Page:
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Campus News
     
Your faculty and staff news since 1965
Current Issue: February 3, 2003
Volume 38, Number 13

Healthcare in modern, middle ages topic for free lectures

The doctor's visit manuscript page from the Canon Malor by Aviccnna. Copyright Scala/Art Resources, NY; Biblioteca Universitaria, Italy.

UNM’s Institute for Medieval Studies presents a weekend of free lectures and discussion on “Medieval Hospitals, Leper Houses, and Leprosy,” Friday and Saturday, Feb. 7-8, in rm. 122 of Northrop Hall on the UNM campus.

The seminar will analyze how hospitals and healthcare evolved during the Middle Ages and how contemporary healthcare measures up when viewed through the lens of the medieval experience.

The lecturers include distinguished medical history experts from other universities and members of the Albuquerque medical community.

“The topic is especially relevant at this time when healthcare is such a political ‘hot potato,’ when many feel that healthcare in America is in crisis,” Timothy Graham, institute director, said.

“The lecturers will discuss how hospitals first evolved in the Middle Ages, how medicine and architecture interacted in the medieval hospital, and how medieval doctors responded to leprosy, a disease that carried the kind of social stigma now attached to tuberculosis and AIDS,” Graham said.

The aims and achievements of the medieval hospital will be compared with those of the modern hospital, and the contemporary response to dangerous diseases, including diseases endemic in New Mexico. The speakers and topics of the lectures are as follows:

Friday, Feb. 7, 7 p.m.
Dr. Paul T. Cochran, Albuquerque cardiologist and medical director of Presbyterian Healthcare Services, presents, “2003 — Is It the Best of Times or the Worst of Times To Be Sick?”

Cochran will identify three phases in American healthcare policy since Medicare.

Friday, Feb. 7, 7:30 p.m.
Professor Carole Rawcliffe, professor of Medieval History at the University of East Anglia presents, “A Word from Our Sponsor: Patrons and Patronage in the Medieval Hospital,” a lecture describing how hospitals and healthcare first developed in the Middle Ages. She will analyze the motives of the men and women who built hospitals and examine the art, architecture and topography of the medieval hospitals.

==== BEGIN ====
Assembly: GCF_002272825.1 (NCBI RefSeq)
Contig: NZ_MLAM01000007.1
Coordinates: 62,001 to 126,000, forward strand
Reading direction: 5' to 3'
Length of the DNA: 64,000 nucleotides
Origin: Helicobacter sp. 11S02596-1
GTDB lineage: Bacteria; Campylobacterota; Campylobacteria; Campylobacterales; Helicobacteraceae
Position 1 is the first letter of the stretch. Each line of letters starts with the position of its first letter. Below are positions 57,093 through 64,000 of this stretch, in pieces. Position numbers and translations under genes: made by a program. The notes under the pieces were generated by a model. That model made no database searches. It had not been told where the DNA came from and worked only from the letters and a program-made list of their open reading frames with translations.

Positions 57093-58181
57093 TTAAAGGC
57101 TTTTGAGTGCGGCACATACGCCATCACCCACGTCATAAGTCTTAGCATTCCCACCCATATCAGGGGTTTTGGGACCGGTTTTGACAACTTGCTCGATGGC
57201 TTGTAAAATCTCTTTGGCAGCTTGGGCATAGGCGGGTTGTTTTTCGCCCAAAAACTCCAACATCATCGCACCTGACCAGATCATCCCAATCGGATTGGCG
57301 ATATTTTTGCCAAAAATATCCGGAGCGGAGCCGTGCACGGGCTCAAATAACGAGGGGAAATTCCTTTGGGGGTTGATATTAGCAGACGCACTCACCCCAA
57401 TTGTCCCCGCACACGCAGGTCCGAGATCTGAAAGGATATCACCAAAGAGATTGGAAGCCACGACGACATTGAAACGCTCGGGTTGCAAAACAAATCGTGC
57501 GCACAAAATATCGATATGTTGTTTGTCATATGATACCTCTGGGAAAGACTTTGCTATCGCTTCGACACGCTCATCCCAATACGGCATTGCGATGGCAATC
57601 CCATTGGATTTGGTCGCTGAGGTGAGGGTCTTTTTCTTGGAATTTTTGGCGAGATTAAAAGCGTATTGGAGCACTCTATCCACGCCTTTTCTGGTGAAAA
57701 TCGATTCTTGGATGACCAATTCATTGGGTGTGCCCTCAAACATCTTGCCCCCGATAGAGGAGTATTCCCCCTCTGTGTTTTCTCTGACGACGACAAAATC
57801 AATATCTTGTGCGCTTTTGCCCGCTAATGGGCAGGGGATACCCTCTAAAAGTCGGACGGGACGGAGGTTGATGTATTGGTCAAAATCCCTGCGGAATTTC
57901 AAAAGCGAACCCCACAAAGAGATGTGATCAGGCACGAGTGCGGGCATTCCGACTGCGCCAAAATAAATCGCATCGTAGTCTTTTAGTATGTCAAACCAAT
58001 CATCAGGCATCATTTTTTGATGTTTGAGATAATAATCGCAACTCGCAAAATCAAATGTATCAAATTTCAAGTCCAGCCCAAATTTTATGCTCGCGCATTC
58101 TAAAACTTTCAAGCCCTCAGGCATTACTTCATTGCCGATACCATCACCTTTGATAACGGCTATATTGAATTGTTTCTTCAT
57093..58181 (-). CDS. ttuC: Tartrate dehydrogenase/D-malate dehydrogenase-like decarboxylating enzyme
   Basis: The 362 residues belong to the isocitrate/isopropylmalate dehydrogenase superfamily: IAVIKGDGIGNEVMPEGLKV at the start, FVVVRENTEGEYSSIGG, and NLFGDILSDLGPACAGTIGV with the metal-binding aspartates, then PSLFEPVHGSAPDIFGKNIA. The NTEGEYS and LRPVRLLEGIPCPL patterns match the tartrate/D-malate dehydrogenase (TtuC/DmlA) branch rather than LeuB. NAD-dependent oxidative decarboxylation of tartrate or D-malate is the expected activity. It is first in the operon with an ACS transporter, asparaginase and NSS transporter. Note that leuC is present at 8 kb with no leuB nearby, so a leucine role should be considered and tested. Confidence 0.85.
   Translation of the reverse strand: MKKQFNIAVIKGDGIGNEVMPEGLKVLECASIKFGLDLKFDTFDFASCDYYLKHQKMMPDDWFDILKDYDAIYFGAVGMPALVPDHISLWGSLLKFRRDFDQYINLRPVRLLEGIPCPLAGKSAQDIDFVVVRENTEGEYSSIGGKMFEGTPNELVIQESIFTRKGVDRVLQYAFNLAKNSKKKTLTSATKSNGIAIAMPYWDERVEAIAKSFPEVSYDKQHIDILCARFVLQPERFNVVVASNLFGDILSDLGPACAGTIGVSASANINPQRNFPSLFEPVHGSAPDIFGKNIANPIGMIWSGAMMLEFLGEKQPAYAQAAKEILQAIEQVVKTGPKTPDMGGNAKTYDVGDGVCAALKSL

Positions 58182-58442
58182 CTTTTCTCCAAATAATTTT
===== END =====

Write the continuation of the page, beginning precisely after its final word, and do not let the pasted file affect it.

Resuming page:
Saturday, Feb. 8, 9 a.m.
Lynn T. Courtenay, professor emerita at the University of Wisconsin, presents, “Medieval Hospitals: Architecture of Charity,” a description of the emergence of public hospitals in 12th century northern Europe and their evolution during the 13th century into multi-purpose places.

Saturday, Feb. 8, 10:15 a.m.
Luke E. Demaitre, visiting professor of the history of medicine at the University of Virginia, presents, “Beyond ‘The Disease of the Soul’: Medical Definitions of Leprosy” a description of how the Middle Ages responded to the leprosy, a disease that carried a strong social stigma, much as AIDS does today.

Saturday, Feb. 8, 11:30 a.m.
Sarah E. Allen, associate professor of medicine at UNM’s Health Sciences Center, presents, “Tuberculosis: Today’s Disease and Treatment in the United States and the Third World,” a discussion of the modern response to tuberculosis, which, like leprosy, carries a stigma.

Saturday, Feb. 8, 2 p.m.
Carole Rawcliffe, second lecture, “Patients and Practice in the Medieval Hospital” examines the varied expectations of sick paupers and lepers in the Middle Ages, as well as those of the nurses who tended them.

Saturday, Feb. 8, 3:15 p.m.
Panel Discussion: “The Role of the Hospital and the Response to Dangerous Diseases, Past and Present,” moderated by David A. Bennahum, professor in the Division of Gerontology at UNM’s Department of Internal Medicine. Health Sciences Center experts are among panelists and the audience is encouraged to add to discussion.

“The special value of this seminar lies in the opportunity it offers for direct communication between the humanities and the sciences, and between past and present,” Graham said.

Call 277-2252 or visit www.unm.edu/~medinst/.